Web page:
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Will Blackstone Sink Like One?


The leveraged rise and possible fall of private equity's one-time "it" firm.


The tale of how private equity's Golden Age came to an end this year has to start on June 22, 2007. It was the day Blackstone Group (BX), the private-equity giant, went public on the New York Stock Exchange. Its stock ended the day at slightly more than $35. Riches were bestowed on CEO Stephen Schwarzman and the rest of his employees.

The very smart people at Blackstone had to have seen the writing was on the wall for private equity - for what other reason was there to go public? The window to cash out was closing quickly. Today, Blackstone's stock price is around $7. The S&P 500, then above 1500, has sunk alongside.

The Golden Age lasted for 3 or 4 years. Blackstone's initial public offering, or IPO, signaled the end of cheap debt and excessive liquidity. The question now is: Will private equity make it through this crisis? Probably not in its current form and maybe not at all.

Leveraged buyouts, or LBOs, are the bread and butter of private equity - and they are set to unravel. Highly leveraged deals fueled private equity's boom, meaning only a small amount of equity was necessary to take on mountains of debt. Leverage is already a thing of the past; because of the credit crisis, banks have no appetite for risky lending.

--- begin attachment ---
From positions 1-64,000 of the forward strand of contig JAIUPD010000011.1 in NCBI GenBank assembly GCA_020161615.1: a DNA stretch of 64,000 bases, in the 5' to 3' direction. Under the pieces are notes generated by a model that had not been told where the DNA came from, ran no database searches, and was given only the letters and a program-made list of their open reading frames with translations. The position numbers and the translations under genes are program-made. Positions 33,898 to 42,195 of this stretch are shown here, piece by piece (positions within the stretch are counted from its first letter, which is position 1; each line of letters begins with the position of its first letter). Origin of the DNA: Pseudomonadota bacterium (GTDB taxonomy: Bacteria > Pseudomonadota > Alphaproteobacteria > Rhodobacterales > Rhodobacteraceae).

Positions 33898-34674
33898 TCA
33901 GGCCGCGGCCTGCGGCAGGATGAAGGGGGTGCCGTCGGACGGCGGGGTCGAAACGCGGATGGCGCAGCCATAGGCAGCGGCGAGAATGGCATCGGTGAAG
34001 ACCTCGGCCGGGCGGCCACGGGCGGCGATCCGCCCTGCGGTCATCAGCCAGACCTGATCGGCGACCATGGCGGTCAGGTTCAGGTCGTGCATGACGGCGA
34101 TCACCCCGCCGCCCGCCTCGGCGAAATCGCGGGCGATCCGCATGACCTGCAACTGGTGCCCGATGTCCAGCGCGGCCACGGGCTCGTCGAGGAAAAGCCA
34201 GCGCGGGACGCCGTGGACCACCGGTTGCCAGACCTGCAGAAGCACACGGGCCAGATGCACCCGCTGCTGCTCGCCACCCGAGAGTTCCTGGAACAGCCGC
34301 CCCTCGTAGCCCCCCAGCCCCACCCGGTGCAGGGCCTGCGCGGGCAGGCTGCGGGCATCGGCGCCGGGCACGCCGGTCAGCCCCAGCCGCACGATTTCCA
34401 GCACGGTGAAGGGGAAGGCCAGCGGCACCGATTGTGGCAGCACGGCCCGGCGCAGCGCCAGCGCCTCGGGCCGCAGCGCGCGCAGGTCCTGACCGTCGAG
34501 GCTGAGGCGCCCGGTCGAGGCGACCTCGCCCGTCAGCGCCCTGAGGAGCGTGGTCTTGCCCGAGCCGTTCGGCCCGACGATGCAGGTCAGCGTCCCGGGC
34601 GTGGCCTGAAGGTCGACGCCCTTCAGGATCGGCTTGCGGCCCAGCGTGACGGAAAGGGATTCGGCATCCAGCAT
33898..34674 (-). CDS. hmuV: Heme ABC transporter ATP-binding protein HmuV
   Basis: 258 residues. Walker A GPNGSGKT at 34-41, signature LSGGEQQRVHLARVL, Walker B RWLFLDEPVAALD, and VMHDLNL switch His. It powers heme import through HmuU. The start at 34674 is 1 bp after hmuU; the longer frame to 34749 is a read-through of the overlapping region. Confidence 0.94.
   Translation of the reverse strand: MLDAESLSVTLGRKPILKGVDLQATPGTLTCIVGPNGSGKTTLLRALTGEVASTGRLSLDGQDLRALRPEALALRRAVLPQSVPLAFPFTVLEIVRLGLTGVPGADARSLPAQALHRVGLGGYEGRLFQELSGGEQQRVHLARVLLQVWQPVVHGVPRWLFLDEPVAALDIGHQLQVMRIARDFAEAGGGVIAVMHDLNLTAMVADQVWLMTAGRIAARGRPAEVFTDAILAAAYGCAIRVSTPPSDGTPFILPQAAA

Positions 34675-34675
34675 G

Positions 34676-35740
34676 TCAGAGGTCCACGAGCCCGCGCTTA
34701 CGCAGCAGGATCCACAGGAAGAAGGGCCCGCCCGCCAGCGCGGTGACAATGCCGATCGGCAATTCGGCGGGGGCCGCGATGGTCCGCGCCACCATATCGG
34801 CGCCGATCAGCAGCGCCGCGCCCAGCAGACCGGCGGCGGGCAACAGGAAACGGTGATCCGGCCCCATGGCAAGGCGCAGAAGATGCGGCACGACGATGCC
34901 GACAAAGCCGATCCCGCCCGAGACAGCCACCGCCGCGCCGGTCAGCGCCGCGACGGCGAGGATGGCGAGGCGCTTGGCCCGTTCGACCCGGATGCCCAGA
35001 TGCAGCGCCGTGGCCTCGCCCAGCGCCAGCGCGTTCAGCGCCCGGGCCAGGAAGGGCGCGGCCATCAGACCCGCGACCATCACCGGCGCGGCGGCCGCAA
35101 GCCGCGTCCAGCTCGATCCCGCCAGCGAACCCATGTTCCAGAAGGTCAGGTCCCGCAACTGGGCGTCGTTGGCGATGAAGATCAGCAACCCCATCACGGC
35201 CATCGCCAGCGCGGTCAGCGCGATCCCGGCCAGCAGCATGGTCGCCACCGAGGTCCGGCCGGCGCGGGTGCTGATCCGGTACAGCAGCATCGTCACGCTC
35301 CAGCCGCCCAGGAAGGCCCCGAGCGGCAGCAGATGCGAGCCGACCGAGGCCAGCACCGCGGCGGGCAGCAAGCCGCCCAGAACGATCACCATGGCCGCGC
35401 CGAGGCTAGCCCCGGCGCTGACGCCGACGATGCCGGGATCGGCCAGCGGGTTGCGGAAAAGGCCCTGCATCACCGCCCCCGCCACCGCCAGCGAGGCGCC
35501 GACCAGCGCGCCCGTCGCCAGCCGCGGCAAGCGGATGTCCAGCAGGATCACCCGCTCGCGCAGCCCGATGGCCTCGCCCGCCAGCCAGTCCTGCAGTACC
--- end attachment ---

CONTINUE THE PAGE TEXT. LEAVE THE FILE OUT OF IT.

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"There will certainly be dozens of LBOs that won't make it and it doesn't take a lot of imagination to get into the hundreds," John Moulton, founder and managing partner of Alchemy, a London-based private equity firm, told Canada's Globe and Mail recently.

The credit crisis has exposed several bad bets by private equity. Six months ago, J.C. Flowers bought a significant stake in Germany's Hypo Real Estate Holding. Flowers paid €22.50 per share; today the price is below €5.

Apollo Management, one of the giants, completed its buyout of Realogy, formerly Cendant, in the spring of 2007 at the height of the bubble. Realogy's debt is trading at $0.75 on the dollar, meaning it has a good chance of defaulting. Apollo and TPG Capital's buyout of Harrah's Entertainment, the casino operator, looks much the same. TPG lost all $1.35 billion of its investment in Washington Mutual.

In the past, private equity would simply take those companies public again and cash in. Today, that would be tantamount to suicide since most of the companies are saddled with debt. It also doesn't help them that an Obama administration may raise the capital gains tax.

Blackstone was the best of the best and at least one of its investors thinks it will survive. China's sovereign fund, the China Investment Corporation, is doubling down. Less than 2 weeks ago, Blackstone said in a regulatory filing that it has agreed to raise the ownership limit for the fund, from 9.9% to 12.5%. Last year, it paid $3 billion for a stake in Blackstone's IPO, the value of which has sunk by roughly 75%. Government officials and citizens in China have been angry and confused.

I guess they didn't see the writing on the wall last June.

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No positions in stocks mentioned.

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